Roche Suspends Early-Stage Huntington's Disease Trial After Catheter-related Infections

Clinical Trial Halt

Roche suspended a Phase I trial of an RNA drug, tominersen (RG6042), originating from Ionis Pharmaceuticals to treat Huntington’s disease. The stated cause of the suspension of enrollment was the occurrence of two intrathecal catheter-related infections that weren’t related to the drug.

In December 2017, Roche licensed IONIS-HTTRX from Ionis, renaming it RG6042. The therapy is designed to target the underlying cause of Huntington’s disease (HD) by decreasing production of the toxic mutant huntingtin protein (mHTT). The first patient enrolled in the trial on January 28, 2019.

According to the Huntington’s Disease Society of America, Huntington’s disease (HD) is a fatal disease that causes progressive deterioration of nerve cells in the brain. There is no cure. It is an inherited disease, with every child of a parent with HD having a 50/50 chance of inheriting the mutated gene. In the U.S. there are about 41,000 symptomatic patients and more than 200,000 at risk of inheriting the illness. The symptoms of HD have been described as having ALS, Parkinson’s and Alzheimer’s simultaneously. They usually appear between the ages of 30 and 50 and grow worse over a 10 to 25-year period. Eventually the patient dies of pneumonia, heart failure or other complications.

Although not many details are given about the suspension of the trial, the clinicaltrials.gov website says it was not related to the drug itself. As a result, no other trials for the drug appear to be impacted, including an international Phase III trial that is expected to present topline data in 2022.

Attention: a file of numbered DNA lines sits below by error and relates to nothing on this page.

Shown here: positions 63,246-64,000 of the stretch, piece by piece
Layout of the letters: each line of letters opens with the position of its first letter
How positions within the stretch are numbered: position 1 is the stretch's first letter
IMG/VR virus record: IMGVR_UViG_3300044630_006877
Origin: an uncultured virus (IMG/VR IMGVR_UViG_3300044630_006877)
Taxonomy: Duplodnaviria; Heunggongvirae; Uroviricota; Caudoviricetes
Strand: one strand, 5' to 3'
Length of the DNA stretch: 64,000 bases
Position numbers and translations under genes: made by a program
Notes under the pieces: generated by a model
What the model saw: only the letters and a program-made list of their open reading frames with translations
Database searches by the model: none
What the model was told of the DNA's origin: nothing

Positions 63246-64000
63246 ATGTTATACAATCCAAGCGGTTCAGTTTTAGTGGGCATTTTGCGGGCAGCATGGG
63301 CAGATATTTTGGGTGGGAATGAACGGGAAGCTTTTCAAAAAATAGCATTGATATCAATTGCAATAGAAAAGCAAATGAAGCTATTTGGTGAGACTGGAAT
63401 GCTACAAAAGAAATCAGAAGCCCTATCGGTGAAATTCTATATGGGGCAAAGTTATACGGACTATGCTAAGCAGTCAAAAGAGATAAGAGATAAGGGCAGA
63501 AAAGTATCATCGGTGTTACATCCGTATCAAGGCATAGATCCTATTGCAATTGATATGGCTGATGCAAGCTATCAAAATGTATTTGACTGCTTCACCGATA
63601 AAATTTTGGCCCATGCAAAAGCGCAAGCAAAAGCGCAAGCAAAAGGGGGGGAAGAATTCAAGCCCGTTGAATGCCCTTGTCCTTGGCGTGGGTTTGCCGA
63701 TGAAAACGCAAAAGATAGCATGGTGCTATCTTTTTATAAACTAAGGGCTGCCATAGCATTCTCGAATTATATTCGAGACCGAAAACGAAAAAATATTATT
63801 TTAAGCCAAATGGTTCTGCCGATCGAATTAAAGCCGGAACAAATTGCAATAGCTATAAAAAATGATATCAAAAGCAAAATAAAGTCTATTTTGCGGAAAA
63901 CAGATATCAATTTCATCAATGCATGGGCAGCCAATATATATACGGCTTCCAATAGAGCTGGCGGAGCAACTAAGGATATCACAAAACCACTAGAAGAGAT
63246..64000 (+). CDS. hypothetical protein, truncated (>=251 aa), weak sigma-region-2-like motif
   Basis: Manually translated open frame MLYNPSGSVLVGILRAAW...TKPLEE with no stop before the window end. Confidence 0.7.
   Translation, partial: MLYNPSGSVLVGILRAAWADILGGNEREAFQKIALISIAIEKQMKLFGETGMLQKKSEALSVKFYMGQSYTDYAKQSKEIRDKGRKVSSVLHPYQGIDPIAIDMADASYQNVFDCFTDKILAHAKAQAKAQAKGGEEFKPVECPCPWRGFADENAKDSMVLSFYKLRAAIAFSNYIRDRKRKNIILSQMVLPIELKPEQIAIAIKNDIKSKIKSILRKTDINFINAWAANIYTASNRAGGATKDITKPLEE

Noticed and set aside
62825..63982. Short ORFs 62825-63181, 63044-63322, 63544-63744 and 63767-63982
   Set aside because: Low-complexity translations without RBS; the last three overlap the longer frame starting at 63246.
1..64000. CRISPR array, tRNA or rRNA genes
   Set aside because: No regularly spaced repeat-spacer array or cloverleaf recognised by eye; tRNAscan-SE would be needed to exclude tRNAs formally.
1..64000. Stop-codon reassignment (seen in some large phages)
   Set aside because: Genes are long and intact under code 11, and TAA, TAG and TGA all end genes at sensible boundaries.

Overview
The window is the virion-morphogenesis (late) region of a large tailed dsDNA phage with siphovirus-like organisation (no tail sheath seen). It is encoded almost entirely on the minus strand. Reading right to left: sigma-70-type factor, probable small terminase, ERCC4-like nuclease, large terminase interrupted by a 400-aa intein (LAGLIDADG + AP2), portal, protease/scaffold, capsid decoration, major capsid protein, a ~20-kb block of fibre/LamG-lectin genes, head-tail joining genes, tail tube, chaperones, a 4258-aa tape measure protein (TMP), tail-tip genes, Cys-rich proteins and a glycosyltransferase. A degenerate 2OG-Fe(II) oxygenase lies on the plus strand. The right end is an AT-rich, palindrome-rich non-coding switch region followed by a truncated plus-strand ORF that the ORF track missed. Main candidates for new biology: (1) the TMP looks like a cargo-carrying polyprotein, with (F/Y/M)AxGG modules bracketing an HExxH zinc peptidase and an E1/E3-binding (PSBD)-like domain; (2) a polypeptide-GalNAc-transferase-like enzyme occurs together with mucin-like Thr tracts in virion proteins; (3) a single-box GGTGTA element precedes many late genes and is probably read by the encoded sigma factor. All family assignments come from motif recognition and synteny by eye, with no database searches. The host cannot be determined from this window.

In a note to investors, Mani Foroohar, an analyst with SVB Leerink, wrote, “Suspension of this study should have no impact on the pivotal GENERATION-HD1 study—the pivotal study administers drug through intrathecal injection with no attendant use of this catheter—and this smaller study was likely suspended in order for Roche to modify the protocol to reduce the time the catheter is in the patient, or otherwise improve procedural technique.”

Tominersen is an antisense drug, which Ionis focuses on developing. Antisense drugs typically contain part of the non-coding strand of messenger RNA (mRNA), which is involved in translating DNA into proteins. The antisense drugs attach to the mRNA and inactivate it, which prevents the particular gene from churning out whatever protein it codes for. Tominersen is designed to decrease the production of huntingtin, the protein that causes Huntington’s disease.

In a February update of the program, Sara Tabrizi, professor of clinical neurology at University College London, director of the UCL Huntington’s Disease Center and an investigator for the tominersen clinical trials, said, “I am pleased by the progress that Ionis, Roche and the HD research community continue to make in pursuit of a potentially effective treatment for this progressive, incurable and ultimately fatal disease that affects thousands of people worldwide. While much work remains to be done, tremendous strides have been made and I am heartened by the courage of all the HD patients and families who are participating in the studies.”

Preliminary data from a 15-month open-label extension (OLE) study of RG6042 supported the conclusion that an infrequent dosing schedule of about every two months met or exceeded the level of mHTT protein lowering predicted in CNS tissues. The early data also described electroencephalography (EEG) data from a Phase I/II trial compared to EEG data in health controls. In HD patients, EEG brain activity is abnormally low, but treatment with tominersen appeared to reverse the deficit in brain activity.

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